A Review: The Confidant by Helene Gremillon
I completely fell for this book. In the best way. I loved it. Be warned: the contents are not necessarily profound, the story even cliche, but the CHARACTERS, oh the beautiful characters and the train wreck that was bound to follow made this one so hard to put down. Sometimes you just need something for the entertainment, a novel that's well written, maybe even a little filthy, but takes you a thousand places you could never go. This is also a perfect title to suggest on Valentine's Day for so many reasons, but mostly for some of the seriously sensual scenes. Steamy time. I'm sure in the original French it was absolutely thrilling.
This year has been a winner in the reading department. I've completed six and have only been disappointed with one. The library is suddenly releasing all my anticipated holds. Netgalley continues to promote reads that I just have to have (look out for a review of Z: The Life of Zelda Fitzgerald in March). I'm basically foaming at the mouth for an advanced copy of Kate Atkinson's Life After Life because I hear it's amazing. If the galley gods see this, perhaps they'll spare my poor heart and grant me access. A girl can hope.
When Camille begins receiving handwritten letters in the post, she believes someone has cleverly decided to take advantage of her role as a book publisher. However, Camille quickly realizes that the author, Louis, is telling a story of a past that will change her life forever. Deep between the pages of paper weathered from Louis's own hands, Camille discovers the life of Annie, and Louis's undying love for her. Louis's dreams are dashed when a mysterious, and wealthy, young couple move into their small town, just outside of Paris. Annie is swept under the wing of Madame M. and spends less and less time with her friends and family. After a sudden decision to escape to a small town with the couple, those closest to her attempt to understand her decision. In these letters, Camille discovers the reason for her flight and secrets that Annie was forced to keep for the rest of her life.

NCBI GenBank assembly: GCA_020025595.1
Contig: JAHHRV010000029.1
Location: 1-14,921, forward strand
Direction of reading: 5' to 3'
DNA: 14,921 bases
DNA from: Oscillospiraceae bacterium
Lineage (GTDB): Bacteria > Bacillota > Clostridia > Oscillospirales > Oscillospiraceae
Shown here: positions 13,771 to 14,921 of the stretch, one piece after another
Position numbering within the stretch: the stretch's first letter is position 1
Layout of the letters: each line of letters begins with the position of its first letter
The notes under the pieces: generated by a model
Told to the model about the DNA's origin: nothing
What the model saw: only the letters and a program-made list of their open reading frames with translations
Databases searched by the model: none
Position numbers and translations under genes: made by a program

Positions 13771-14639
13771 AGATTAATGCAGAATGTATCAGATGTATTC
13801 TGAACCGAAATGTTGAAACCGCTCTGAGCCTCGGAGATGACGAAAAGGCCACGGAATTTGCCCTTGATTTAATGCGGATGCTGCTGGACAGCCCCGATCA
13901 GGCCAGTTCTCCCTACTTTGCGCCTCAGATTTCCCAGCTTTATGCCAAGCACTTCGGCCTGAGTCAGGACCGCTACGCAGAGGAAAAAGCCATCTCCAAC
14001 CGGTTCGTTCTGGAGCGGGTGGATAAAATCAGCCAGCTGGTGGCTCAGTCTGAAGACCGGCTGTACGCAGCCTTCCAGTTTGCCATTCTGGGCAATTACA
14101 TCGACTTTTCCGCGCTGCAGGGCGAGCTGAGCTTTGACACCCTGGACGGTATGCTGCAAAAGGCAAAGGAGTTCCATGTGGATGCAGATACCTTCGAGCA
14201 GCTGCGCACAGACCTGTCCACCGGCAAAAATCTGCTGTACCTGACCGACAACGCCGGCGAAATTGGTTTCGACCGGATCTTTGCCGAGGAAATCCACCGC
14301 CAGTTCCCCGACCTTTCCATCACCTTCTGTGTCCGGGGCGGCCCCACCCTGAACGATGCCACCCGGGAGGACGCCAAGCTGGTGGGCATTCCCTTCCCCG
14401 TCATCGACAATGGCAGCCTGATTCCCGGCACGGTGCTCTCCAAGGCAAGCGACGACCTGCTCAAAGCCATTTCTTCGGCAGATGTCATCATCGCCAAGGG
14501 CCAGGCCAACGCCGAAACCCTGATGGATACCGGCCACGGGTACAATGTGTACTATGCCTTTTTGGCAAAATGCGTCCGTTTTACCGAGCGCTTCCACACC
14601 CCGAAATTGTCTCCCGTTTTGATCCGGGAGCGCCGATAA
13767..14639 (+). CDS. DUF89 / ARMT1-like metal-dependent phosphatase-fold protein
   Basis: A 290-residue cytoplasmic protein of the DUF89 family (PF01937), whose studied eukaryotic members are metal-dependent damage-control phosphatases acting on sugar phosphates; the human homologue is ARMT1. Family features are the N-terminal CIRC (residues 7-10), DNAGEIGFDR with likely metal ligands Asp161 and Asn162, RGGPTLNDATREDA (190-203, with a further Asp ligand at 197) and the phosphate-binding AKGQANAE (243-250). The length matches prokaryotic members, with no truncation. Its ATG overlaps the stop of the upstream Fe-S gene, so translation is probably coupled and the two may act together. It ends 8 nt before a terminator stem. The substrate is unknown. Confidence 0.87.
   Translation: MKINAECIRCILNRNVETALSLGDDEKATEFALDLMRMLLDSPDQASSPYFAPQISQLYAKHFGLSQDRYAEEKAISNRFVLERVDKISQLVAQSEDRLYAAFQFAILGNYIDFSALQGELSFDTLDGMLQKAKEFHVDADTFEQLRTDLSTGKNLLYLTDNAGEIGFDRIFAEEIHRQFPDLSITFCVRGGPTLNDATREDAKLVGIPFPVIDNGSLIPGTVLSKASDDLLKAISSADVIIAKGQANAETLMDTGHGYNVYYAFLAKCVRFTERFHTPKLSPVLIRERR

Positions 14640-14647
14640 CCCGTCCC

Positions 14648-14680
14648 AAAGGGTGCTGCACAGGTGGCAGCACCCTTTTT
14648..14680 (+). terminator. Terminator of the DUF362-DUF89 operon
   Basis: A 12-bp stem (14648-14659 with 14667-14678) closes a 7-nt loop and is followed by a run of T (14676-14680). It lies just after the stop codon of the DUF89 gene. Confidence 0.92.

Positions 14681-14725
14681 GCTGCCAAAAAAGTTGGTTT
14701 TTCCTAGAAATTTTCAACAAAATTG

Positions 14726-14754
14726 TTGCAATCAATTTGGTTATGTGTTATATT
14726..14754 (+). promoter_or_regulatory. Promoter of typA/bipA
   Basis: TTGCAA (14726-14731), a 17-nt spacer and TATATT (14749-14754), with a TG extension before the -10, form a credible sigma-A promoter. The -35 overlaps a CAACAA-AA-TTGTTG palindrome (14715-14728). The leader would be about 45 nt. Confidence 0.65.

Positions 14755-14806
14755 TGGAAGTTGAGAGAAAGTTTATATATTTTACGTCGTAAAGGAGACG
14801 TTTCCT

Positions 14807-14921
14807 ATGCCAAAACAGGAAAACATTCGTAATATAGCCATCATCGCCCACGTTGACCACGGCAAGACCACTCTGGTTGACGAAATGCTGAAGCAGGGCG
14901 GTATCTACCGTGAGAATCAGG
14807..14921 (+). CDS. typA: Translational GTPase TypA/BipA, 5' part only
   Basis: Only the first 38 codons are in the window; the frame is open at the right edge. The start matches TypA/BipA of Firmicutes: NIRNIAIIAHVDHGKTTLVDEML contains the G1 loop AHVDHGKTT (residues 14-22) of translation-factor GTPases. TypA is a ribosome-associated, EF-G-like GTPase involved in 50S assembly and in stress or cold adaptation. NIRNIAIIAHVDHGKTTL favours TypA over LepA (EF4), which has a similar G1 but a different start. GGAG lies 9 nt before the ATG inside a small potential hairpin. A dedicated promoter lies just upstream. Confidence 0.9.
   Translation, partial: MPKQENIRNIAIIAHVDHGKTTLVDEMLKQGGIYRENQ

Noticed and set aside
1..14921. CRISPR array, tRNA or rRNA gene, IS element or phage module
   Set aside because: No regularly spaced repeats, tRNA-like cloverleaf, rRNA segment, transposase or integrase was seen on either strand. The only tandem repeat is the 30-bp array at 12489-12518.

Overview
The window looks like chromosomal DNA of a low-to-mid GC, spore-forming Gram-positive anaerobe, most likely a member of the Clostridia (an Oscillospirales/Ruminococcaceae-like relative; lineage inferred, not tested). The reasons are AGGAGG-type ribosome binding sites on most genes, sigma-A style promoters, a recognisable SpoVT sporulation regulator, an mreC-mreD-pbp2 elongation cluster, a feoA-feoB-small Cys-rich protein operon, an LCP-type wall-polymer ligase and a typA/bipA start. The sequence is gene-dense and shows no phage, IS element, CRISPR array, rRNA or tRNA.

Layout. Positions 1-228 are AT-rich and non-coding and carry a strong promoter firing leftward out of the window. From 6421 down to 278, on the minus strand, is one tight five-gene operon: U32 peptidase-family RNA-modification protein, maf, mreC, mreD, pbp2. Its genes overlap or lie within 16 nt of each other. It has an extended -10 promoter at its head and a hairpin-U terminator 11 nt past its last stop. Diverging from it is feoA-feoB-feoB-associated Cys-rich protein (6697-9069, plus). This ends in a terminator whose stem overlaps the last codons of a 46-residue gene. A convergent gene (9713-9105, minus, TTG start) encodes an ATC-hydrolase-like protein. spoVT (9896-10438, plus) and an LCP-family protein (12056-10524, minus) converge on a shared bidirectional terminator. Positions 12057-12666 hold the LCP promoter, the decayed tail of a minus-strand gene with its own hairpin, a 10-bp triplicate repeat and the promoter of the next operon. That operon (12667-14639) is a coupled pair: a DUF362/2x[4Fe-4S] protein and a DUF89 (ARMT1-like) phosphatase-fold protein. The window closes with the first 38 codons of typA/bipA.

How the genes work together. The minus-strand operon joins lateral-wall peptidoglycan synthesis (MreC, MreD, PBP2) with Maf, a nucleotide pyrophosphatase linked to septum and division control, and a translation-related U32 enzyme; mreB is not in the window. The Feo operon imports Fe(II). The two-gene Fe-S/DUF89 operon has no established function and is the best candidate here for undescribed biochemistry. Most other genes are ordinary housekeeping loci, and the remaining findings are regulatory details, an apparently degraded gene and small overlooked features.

There's not much I can say that won't spoil the novel. Sure, there are many bits that you see a mile coming, but then there are things that take you by surprise and change everything you thought you knew completely. The characters, while not completely complex, do have their own voices and tales that garner sympathy. The backdrop, Paris, is only vaguely described, but the life within each individual brings it to life. Gremillon brilliantly manages to bring an authenticity to the changing landscape in the midst of the occupation of France by Germany.
The emotional impact at the heart of the novel really makes this shine. An unrequited love, a story you've heard before, Camille and Louis and Annie make this feel so unique. My only issue was that the translation, at times, felt clumsy and ruined the pacing. However, it didn't ruin the book for me. I can say, for sure, that I'll be reading this one again to pick up the pieces that I failed to notice along the way.
Even if you don't celebrate Valentine's Day, do yourself a favor and pick this one up. I mean, who doesn't like receiving gifts from themselves?! Maybe that's just me.
I had to feature the following tweet posted by WaterstonesOxfordSt earlier today: "Remember that if your partner didn't get you a book today then it's over. It's all over. They had their chance. They blew it." So funny! Happy Thursday, everyone!